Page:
The term “optimized” tends to get thrown around a lot, especially when talking about employee scheduling. But what does it really mean?
Employment Enterprises Blog
Firing an employee, delivering a not-so-great annual review, policing employee conflict–there are many uncomfortable tasks that fall on the shoulders of an HR manager. But when asked what part of their job makes them most nervous, a common answer is unemployment hearings.
Leaders are busy people who need to set and manage priorities, often dismissing or delegating tasks that don't provide a strong return on their investment of time.
Nonetheless, there's one area of responsibility that leaders should never ignore...their employees.
I have an employee that filed a complaint against their supervisor for alleged harassment. An investigation has been completed and it was determined that there was no harassment and the issue was resolved. I am very concerned about the employee and their supervisor being able to work effectively together in the future. What can I do to help them move forward after this situation?
The Employment Enterprises team will be at booth #33 at the 2017 VA SHRM Conference "The Joy of HR." Stop by to discuss our workforce solutions, view a live demo of a digital flipbook for employee handbooks and sign up for a chance to win a digital flipbook for your company.
One of the central themes I write about is the tremendous power of recognition and reward to increase engagement, drive behavior, and motivate employees. Rewards, praise, and community all play a role in this process—and the basic principles of social psychology, positive feedback, and operant conditioning make it clear why this works.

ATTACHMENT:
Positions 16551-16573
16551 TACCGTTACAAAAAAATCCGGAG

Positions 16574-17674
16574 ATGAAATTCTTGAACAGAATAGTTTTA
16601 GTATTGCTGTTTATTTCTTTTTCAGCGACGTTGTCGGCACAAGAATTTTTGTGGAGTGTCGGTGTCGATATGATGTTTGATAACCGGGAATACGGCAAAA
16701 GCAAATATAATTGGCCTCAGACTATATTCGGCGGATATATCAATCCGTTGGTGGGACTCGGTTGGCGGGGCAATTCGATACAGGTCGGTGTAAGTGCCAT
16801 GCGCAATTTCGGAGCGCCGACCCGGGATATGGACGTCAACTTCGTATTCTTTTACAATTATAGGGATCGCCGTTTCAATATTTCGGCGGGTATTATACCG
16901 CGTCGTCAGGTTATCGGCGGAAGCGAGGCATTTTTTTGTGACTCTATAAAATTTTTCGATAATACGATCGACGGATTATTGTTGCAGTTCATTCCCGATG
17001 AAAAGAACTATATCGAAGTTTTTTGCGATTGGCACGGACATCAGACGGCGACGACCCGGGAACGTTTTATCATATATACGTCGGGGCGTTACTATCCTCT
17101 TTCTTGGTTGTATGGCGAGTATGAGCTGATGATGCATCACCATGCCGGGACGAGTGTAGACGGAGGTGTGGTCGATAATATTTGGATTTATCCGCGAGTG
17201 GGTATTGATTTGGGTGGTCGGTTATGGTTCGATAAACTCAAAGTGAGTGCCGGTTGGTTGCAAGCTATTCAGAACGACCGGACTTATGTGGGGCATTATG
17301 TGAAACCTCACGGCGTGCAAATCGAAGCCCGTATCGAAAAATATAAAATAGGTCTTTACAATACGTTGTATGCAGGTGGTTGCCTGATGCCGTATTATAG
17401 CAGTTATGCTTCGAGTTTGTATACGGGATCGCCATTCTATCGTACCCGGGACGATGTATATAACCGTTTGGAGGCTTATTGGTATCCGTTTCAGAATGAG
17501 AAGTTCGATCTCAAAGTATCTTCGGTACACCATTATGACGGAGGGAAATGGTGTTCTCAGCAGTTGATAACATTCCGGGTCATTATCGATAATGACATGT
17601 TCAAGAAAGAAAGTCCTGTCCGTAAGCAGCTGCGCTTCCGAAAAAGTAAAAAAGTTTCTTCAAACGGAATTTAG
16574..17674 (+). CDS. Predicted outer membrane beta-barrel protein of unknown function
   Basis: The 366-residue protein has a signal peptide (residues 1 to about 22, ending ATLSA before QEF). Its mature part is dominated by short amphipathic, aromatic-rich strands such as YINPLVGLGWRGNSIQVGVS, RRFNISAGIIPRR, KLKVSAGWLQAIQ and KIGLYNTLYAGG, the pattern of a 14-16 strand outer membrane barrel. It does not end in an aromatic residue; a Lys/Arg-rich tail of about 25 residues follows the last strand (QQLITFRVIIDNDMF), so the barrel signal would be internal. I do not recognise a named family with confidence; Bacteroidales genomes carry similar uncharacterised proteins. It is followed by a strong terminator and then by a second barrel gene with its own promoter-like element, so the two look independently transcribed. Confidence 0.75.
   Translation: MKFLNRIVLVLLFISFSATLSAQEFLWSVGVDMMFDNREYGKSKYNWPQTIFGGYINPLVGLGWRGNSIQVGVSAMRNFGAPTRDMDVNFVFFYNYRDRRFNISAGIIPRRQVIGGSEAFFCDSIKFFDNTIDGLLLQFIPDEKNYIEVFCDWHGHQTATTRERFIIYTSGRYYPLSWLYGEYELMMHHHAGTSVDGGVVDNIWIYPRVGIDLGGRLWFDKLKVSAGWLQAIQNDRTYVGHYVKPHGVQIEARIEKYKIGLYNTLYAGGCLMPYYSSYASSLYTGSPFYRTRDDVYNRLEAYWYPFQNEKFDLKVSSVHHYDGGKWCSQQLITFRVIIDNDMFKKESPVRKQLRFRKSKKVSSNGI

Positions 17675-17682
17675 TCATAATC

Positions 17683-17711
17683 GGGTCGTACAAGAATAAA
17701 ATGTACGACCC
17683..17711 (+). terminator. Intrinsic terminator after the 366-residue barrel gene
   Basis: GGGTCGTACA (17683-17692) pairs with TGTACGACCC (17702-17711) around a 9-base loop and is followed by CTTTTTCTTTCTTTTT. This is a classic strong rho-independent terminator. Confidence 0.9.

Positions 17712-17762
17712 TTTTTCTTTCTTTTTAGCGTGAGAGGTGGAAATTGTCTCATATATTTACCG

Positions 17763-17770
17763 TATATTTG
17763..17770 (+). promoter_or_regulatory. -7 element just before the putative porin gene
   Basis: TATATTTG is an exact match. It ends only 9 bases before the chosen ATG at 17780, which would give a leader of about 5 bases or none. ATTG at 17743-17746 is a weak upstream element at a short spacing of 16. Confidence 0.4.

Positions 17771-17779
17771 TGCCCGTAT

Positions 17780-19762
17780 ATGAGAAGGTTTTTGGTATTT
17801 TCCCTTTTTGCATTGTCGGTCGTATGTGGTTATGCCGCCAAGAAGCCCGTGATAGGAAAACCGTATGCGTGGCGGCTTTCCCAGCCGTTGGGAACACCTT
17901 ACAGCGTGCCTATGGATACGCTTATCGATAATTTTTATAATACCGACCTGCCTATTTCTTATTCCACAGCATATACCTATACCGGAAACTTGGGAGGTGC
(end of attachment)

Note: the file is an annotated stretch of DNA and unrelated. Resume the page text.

Back in December, I wrote an article about service anniversaries and why they're important. What's noteworthy about service anniversaries isn't just their "feel good" importance. Yes, having someone recognize how long I've been with the organization is nice and it makes me feel special. But recognizing service anniversaries has a direct impact on the company.
Employee engagement impacts the bottom-line.
One of the reasons that companies are focused on employee engagement is because engagement is directly linked to bottom-line profits. According to Gallup, high levels of employee engagement can boost productivity and profitability 20% or more. On the flip side, disengagement is costing the U.S. economy over $350 billion a year.
Every article, list, and blog about great workplace perks tries to paint a picture of a scenic country club, filled with genius overachievers, enjoying pumpkin spice lattes while getting free massages. For those of us who work in reality, I am interested in discussing a perk that genuinely motivates and rewards. The goal of a manager is to build and provide a trusting environment where employees are incentivized to achieve and exceed target objectives while providing coaching when needed and recognition when deserved.
If I need to send an employee to “cover” at a worksite other than where they are regularly schedule to work, am I required to pay them for the time it takes them to get there?